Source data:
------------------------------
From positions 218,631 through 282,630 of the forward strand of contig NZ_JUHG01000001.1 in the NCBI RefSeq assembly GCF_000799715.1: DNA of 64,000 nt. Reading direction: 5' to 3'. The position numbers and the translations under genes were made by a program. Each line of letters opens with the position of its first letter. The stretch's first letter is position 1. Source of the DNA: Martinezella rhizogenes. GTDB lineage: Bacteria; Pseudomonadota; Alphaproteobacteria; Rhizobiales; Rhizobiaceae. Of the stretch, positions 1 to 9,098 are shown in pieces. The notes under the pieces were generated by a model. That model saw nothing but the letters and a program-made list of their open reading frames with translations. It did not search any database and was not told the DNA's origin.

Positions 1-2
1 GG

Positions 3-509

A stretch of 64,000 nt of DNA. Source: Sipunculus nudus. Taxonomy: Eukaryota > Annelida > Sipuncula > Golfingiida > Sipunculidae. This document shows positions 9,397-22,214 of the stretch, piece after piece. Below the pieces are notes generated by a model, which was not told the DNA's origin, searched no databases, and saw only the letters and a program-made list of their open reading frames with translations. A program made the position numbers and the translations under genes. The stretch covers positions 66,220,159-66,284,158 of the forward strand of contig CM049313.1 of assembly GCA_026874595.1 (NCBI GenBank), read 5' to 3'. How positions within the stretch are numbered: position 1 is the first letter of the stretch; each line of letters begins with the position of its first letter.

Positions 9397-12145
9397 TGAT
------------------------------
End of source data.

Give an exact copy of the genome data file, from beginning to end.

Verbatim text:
From positions 218,631 through 282,630 of the forward strand of contig NZ_JUHG01000001.1 in the NCBI RefSeq assembly GCF_000799715.1: DNA of 64,000 nt. Reading direction: 5' to 3'. The position numbers and the translations under genes were made by a program. Each line of letters opens with the position of its first letter. The stretch's first letter is position 1. Source of the DNA: Martinezella rhizogenes. GTDB lineage: Bacteria; Pseudomonadota; Alphaproteobacteria; Rhizobiales; Rhizobiaceae. Of the stretch, positions 1 to 9,098 are shown in pieces. The notes under the pieces were generated by a model. That model saw nothing but the letters and a program-made list of their open reading frames with translations. It did not search any database and was not told the DNA's origin.

Positions 1-2
1 GG

Positions 3-509

A stretch of 64,000 nt of DNA. Source: Sipunculus nudus. Taxonomy: Eukaryota > Annelida > Sipuncula > Golfingiida > Sipunculidae. This document shows positions 9,397-22,214 of the stretch, piece after piece. Below the pieces are notes generated by a model, which was not told the DNA's origin, searched no databases, and saw only the letters and a program-made list of their open reading frames with translations. A program made the position numbers and the translations under genes. The stretch covers positions 66,220,159-66,284,158 of the forward strand of contig CM049313.1 of assembly GCA_026874595.1 (NCBI GenBank), read 5' to 3'. How positions within the stretch are numbered: position 1 is the first letter of the stretch; each line of letters begins with the position of its first letter.

Positions 9397-12145
9397 TGAT